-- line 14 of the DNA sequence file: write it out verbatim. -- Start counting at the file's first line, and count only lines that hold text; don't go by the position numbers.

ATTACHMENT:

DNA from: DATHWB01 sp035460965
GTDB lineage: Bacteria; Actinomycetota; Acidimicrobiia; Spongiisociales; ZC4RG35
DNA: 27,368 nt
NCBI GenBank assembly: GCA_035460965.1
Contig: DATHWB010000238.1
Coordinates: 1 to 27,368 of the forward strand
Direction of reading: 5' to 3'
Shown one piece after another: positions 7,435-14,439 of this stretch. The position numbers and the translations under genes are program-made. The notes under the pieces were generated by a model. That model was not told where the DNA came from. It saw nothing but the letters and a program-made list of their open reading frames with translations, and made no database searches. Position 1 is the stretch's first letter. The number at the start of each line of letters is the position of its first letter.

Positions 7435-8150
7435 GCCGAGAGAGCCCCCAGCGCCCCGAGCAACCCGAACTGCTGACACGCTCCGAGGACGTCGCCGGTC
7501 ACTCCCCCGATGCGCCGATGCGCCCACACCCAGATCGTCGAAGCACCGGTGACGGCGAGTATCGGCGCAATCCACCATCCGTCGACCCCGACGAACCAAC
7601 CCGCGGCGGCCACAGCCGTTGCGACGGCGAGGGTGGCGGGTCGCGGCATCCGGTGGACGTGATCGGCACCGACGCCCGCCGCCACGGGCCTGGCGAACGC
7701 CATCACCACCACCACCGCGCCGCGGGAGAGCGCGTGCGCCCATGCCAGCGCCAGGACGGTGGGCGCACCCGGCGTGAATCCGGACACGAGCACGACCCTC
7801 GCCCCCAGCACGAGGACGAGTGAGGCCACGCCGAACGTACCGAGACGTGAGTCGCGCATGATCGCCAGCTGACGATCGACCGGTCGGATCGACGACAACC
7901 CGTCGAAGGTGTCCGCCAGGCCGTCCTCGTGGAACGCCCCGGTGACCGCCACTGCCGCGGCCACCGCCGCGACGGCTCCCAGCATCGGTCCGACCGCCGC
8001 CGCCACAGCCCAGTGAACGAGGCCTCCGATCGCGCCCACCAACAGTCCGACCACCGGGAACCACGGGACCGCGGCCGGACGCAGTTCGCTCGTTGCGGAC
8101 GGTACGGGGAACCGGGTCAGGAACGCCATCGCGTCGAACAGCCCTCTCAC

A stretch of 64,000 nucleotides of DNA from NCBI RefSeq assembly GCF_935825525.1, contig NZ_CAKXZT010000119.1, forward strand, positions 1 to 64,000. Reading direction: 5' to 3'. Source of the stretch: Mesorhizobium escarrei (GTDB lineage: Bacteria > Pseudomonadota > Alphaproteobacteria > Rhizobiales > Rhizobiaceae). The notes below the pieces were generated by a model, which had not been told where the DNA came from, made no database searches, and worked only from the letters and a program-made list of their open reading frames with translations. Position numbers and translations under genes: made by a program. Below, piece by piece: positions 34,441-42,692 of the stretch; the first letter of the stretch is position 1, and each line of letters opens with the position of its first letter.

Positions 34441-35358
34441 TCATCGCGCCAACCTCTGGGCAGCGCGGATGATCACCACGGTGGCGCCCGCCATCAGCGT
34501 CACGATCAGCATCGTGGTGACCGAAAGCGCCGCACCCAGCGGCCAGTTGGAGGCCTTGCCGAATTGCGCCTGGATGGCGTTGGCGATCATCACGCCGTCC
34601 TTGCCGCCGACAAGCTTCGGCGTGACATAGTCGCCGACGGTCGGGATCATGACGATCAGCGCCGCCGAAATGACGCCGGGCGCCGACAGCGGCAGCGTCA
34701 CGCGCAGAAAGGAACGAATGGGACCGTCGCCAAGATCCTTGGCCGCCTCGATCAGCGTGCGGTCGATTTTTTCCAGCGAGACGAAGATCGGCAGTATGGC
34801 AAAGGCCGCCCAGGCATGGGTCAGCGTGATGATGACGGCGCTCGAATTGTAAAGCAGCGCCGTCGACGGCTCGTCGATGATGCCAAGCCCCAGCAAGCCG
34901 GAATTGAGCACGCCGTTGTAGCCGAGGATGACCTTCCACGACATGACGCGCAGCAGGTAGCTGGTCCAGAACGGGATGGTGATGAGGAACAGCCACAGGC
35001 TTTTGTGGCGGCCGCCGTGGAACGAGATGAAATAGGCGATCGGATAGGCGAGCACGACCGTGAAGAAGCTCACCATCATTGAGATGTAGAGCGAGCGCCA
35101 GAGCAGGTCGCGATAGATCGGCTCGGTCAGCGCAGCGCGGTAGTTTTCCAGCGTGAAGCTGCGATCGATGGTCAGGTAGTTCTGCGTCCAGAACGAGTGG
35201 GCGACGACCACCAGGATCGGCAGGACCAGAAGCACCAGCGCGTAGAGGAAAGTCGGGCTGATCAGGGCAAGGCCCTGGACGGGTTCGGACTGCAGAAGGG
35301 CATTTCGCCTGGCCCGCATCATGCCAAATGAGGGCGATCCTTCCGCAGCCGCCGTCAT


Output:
7801 GCCCCCAGCACGAGGACGAGTGAGGCCACGCCGAACGTACCGAGACGTGAGTCGCGCATGATCGCCAGCTGACGATCGACCGGTCGGATCGACGACAACC